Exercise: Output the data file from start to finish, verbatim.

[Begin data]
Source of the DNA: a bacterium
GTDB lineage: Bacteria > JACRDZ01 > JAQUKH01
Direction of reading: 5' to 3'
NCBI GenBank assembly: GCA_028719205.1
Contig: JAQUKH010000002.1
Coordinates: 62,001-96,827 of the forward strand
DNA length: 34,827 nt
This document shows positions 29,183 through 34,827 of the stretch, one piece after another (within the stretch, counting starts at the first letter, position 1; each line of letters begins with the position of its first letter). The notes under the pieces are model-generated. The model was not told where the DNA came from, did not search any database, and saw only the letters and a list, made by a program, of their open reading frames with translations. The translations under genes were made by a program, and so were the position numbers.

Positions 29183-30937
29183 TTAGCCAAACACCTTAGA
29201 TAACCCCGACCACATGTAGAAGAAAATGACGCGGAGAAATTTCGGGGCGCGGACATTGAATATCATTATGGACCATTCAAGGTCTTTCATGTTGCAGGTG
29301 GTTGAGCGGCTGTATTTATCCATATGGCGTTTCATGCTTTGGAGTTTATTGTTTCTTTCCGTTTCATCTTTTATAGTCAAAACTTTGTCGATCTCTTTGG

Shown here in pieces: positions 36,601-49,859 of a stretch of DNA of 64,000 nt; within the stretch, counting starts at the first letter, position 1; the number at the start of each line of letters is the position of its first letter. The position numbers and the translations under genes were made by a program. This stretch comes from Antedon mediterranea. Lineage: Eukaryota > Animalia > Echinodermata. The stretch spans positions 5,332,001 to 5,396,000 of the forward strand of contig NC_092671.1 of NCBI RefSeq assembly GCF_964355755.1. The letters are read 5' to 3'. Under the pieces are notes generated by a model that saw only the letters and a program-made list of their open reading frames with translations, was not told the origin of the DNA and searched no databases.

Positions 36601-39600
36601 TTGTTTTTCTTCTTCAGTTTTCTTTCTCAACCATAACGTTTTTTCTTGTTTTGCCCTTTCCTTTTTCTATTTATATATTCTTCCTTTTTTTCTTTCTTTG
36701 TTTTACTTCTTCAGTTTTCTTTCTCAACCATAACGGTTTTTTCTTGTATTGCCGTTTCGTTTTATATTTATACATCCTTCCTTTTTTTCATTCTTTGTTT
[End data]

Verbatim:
Source of the DNA: a bacterium
GTDB lineage: Bacteria > JACRDZ01 > JAQUKH01
Direction of reading: 5' to 3'
NCBI GenBank assembly: GCA_028719205.1
Contig: JAQUKH010000002.1
Coordinates: 62,001-96,827 of the forward strand
DNA length: 34,827 nt
This document shows positions 29,183 through 34,827 of the stretch, one piece after another (within the stretch, counting starts at the first letter, position 1; each line of letters begins with the position of its first letter). The notes under the pieces are model-generated. The model was not told where the DNA came from, did not search any database, and saw only the letters and a list, made by a program, of their open reading frames with translations. The translations under genes were made by a program, and so were the position numbers.

Positions 29183-30937
29183 TTAGCCAAACACCTTAGA
29201 TAACCCCGACCACATGTAGAAGAAAATGACGCGGAGAAATTTCGGGGCGCGGACATTGAATATCATTATGGACCATTCAAGGTCTTTCATGTTGCAGGTG
29301 GTTGAGCGGCTGTATTTATCCATATGGCGTTTCATGCTTTGGAGTTTATTGTTTCTTTCCGTTTCATCTTTTATAGTCAAAACTTTGTCGATCTCTTTGG

Shown here in pieces: positions 36,601-49,859 of a stretch of DNA of 64,000 nt; within the stretch, counting starts at the first letter, position 1; the number at the start of each line of letters is the position of its first letter. The position numbers and the translations under genes were made by a program. This stretch comes from Antedon mediterranea. Lineage: Eukaryota > Animalia > Echinodermata. The stretch spans positions 5,332,001 to 5,396,000 of the forward strand of contig NC_092671.1 of NCBI RefSeq assembly GCF_964355755.1. The letters are read 5' to 3'. Under the pieces are notes generated by a model that saw only the letters and a program-made list of their open reading frames with translations, was not told the origin of the DNA and searched no databases.

Positions 36601-39600
36601 TTGTTTTTCTTCTTCAGTTTTCTTTCTCAACCATAACGTTTTTTCTTGTTTTGCCCTTTCCTTTTTCTATTTATATATTCTTCCTTTTTTTCTTTCTTTG
36701 TTTTACTTCTTCAGTTTTCTTTCTCAACCATAACGGTTTTTTCTTGTATTGCCGTTTCGTTTTATATTTATACATCCTTCCTTTTTTTCATTCTTTGTTT